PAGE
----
One day Roeya Khlifi receives an email from another female student who is thinking about dropping out. In lectures and labs she sees almost exclusively male students and hardly any women. Khlifi says that this was not a new experience for her: “I had been there, too, as the only woman in tutorials with 30 male students.”
It’s moments like these that reaffirm Roeya Khlifi’s conviction that she is doing the right thing and that her commitment matters. They also remind her of the necessity of initiatives such as “Women in Computer Science @TUM”, which aims to support and encourage women and other underrepresented groups in their studies. And that diversity must be prioritised as a goal in its own right.
SAP-TUM Industry University Collaboration Team
Khlifi is working towards her bachelors degree in informatics – and is also striving to promote equality and diversity at her university. She is actively involved in diversity issues in her department and is working as a project manager in the forum “Women in Computer Science”.
Since October 2021, Khlifi has also been employed as a working student in the SAP-TUM Industry University Collaboration Team, where she works on the website and helps with the coordination of various research projects being carried out by TUM masters and Ph.D. students in cooperation with SAP. The goal of the partnership between TUM and SAP is to establish innovative and sustainable projects in the areas of research, knowledge exchange and co-innovation from which both sides can benefit.
Much-needed expertise in equality
Khlifi’s commitment has not gone unnoticed. The TUM student is now being contacted even by professors in other departments seeking her expertise and support with equality and diversity issues. But what makes her tick? What motivates her in her studies, her job and her volunteer work? Her answer is simple: “If you want to do something, just do it. But be passionate about it.” All it takes is effective time management.
She arrived at TUM in 2019. Looking back, she says: “The key factor for me was TUM’s reputation. Another reason was definitely the scenic beauty of the region.” Tunis, her home city, is located on the Mediterranean and has average summer temperatures of 30°C. So Khlifi was impressed at the beginning by Munich’s many green spaces and parks, especially the English Garden and the Olympic Park.
Women in Computer Science @TUM
Then the pandemic hit and the 2019/2020 winter semester was to be Khlifi’s only onsite semester to date. That prompted the new Munich resident to get involved in Women in Computer Science and her department’s diversity team in April 2020. To break out of the isolation of the pandemic – and spend time with people again.
The first months in Munich were especially difficult for Khlifi. “As a first semester student I had so many questions. I just had to find someone to talk to. And in the ‘Women in Computer Science’ community, we support one another,” she says.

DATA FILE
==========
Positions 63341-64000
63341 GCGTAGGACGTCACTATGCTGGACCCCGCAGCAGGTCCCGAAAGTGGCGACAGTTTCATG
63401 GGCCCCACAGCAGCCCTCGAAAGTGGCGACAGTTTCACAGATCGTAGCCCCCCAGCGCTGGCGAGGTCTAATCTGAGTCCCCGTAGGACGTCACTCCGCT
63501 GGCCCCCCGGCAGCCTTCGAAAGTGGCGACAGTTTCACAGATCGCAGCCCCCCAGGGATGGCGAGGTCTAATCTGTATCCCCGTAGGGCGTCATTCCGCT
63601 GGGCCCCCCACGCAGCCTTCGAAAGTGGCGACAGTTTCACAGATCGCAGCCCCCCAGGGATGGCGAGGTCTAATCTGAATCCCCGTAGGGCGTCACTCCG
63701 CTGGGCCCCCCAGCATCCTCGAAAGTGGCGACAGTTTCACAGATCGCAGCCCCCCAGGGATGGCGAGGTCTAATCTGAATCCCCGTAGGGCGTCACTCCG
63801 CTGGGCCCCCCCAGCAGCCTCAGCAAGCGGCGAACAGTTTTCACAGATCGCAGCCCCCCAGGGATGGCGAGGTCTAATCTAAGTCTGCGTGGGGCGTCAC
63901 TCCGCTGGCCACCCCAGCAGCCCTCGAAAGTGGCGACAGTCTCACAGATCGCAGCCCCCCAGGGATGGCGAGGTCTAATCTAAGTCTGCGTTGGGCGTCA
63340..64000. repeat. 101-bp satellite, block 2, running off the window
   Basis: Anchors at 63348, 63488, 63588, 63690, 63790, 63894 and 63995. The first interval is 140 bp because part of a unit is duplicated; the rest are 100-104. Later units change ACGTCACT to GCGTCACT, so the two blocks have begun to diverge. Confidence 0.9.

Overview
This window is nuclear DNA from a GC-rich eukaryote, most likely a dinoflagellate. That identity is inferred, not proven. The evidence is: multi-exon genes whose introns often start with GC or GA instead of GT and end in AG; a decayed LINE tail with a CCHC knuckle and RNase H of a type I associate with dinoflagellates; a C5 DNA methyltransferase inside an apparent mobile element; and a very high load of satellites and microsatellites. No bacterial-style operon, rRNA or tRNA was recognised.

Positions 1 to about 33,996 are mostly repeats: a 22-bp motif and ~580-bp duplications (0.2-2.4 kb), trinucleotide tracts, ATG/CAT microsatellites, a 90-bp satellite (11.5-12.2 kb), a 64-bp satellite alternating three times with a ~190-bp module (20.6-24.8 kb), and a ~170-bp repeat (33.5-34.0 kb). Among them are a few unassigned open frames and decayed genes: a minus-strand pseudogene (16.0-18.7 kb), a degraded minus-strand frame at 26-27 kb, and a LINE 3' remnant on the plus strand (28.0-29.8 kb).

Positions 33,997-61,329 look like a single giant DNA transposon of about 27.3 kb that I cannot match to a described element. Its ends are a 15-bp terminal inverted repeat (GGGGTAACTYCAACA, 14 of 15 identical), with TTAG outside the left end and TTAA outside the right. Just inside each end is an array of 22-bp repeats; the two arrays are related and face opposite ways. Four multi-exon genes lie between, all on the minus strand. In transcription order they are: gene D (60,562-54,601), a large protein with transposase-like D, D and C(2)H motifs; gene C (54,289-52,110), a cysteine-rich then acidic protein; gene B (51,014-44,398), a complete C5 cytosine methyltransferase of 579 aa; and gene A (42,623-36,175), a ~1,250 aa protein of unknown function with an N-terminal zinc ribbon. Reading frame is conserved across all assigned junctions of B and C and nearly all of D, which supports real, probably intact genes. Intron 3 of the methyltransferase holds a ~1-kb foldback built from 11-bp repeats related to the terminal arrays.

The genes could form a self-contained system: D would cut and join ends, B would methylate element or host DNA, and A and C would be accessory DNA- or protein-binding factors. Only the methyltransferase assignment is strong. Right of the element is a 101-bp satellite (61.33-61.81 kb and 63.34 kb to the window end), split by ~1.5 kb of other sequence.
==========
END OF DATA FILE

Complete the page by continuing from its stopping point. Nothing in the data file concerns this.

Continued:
Dealing with strong women
Today the 22-year-old student is the project manager of the forum established by Prof. Anne Brüggemann-Klein. With a 25-member core team, she develops workshops with software engineers and courses on balancing the demands of careers and studies, organizes podium discussions and guest talks. But above all she acts as a mentor for other students.
This sounds progressive, but it’s still not enough for her. Speaking of her own department, Khlifi says: “We’re still not where we want to be. We need to be better.” And: “This is 2022. It’s time for men to learn how to deal with strong women.”
BayFID – Bavaria’s Women in Digital Careers
In pursuit of these objectives, she is now obtaining input from outside the university, too. Since September 2021 she has been part of the talent program “BayFID – Bavaria’s Women in Digital Careers” under the auspices of minister of state Judith Gerlach. The Bavarian Ministry for Digital Affairs wants to see more women in the technology sector – and selects 50 women every year. Khlifi is one of them. She will now spend a year and a half gaining insights into partner companies of the program and into the research world – while expanding her network in the industry.
High-profile partners include Google, Microsoft, Amazon, IBM, BMW and MAN. Khlifi is in touch with top people. She sees so many of them as role models that she struggles to name just one off the top of her head. But then she comes up with one: “Melinda Gates. She’s a ‘woman in tech’. She has done a lot for Microsoft. And she does a lot of volunteer work.” That’s another thing that impresses Khlifi.
Sometimes she needs to get away from it all. Then she has to switch off and leave the big city behind. She likes to go to the many lakes south of Munich – into the mountains and away from her screen. Khlifi, who grew up in North Africa, says: “When it snows I’m so happy.”
- Roeya Khlifi is 22 years old. She spent her childhood and teens in Tunisia and moved to Germany in 2018 after graduating from an elite science high school in Tunis. She spent the first eight months in Münster, getting her German skills up to the C1 level. Then she relocated to the Bavarian capital in the fall of 2019.
- The forum „Women in Computer Science @TUM“ publishes a newsletter with regular event updates. To subscribe: Women in Computer Science @TUM newsletter
- Gender and Diversity at TUM
- The talent program „BayFID – Bayerns Frauen in Digitalberufen“ is open every year to applicants ranging from secondary school students to experienced professionals. The only requirements: 18-30 years of age, primary place of residence in Bavaria. Next application deadline: June 12, 2022.
- SAP@TUM Collaboration Lab